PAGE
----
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The river of Hate, called by Milton “abhorrëd Styx, the flood of burning hate” (Paradise Lost, ii. 577). It was said to flow nine times round the infernal regions. (Greek, stugʹeo, hate.)

⁂ The Styx is a river of Egypt, and the tale is that Isis collected the various parts of Osīris (murdered by Typhon) and buried them in secrecy on the banks of the Styx. The classic fables about the Styx are obviously of Egyptian origin. Charon, as Diodõrus informs us, is an Egyptian word for a “ferryman,” and styx means “hate.”

“The Thames reminded him of Styx.”—M. Taine.

Styx, the dread oath of gods.

“For by the black infernal Styx I swear

(That dreadful oath which binds the Thunderer)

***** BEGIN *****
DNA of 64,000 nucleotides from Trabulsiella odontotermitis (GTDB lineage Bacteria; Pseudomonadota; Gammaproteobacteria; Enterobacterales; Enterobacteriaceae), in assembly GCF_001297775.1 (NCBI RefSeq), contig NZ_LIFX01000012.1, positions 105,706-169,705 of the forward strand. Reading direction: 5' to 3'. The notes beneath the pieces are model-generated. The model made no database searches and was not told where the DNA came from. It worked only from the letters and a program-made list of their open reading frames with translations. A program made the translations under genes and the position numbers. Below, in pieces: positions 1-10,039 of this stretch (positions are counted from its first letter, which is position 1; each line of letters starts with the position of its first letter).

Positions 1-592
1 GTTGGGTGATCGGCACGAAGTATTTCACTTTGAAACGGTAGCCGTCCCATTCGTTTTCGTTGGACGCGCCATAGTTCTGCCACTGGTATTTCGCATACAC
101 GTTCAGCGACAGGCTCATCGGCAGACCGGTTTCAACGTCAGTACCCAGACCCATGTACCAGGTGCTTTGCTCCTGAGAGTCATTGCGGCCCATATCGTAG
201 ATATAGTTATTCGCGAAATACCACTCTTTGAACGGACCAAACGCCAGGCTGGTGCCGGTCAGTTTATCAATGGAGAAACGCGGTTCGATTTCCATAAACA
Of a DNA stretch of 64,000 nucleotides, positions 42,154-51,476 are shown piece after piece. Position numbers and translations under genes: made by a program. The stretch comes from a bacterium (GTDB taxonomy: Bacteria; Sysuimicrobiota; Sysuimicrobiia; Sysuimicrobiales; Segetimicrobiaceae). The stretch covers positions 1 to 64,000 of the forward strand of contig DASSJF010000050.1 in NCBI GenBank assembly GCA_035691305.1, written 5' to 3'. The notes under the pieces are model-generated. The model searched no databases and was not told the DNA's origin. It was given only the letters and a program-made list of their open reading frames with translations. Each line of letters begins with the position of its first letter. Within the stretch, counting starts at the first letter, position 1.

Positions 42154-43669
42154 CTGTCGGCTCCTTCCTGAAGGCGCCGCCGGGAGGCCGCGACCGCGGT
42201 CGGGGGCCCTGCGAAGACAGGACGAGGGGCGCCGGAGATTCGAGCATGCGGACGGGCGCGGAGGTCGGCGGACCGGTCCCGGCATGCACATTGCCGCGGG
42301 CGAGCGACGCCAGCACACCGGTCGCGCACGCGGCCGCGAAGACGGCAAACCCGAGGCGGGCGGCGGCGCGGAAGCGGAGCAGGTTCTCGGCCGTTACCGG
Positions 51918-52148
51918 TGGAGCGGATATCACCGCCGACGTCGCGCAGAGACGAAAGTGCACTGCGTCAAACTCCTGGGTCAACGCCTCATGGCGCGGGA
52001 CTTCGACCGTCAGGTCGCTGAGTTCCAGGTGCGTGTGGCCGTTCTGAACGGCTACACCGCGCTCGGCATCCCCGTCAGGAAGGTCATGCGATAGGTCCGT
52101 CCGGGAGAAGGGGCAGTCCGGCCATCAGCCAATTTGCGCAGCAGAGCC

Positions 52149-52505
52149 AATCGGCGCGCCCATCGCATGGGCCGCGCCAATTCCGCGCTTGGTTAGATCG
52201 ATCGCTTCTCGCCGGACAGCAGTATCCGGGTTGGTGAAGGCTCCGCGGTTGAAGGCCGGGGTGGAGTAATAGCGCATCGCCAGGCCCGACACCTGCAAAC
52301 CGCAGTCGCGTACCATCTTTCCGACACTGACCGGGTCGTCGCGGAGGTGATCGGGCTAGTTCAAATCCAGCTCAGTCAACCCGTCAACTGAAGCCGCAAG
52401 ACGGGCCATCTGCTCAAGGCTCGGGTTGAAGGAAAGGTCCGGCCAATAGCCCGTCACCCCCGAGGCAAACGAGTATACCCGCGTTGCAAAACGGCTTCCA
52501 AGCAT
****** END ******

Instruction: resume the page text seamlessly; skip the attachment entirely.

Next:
ʹTis fixed!”

Pope: Thebais of Statius, i.

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Entry taken from Dictionary of Phrase and Fable, edited by the Rev. E. Cobham Brewer, LL.D. and revised in 1895.

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Stump Orator (in America)
Stùmp Up
Stumped Out
Stupid Boy
Sty or Stye
Stylites or Pillar Saints
Suaviter in Modo (Latin)
Sub Cuitro Liquit
Sub Hasta
Sub Jove (Latin)
Sub-Lapsarian, Supra-Lapsarian
Sub Rosa
Sublime Port
Sublime Porte (The)
Submerged (The) or The Submerged Tenth

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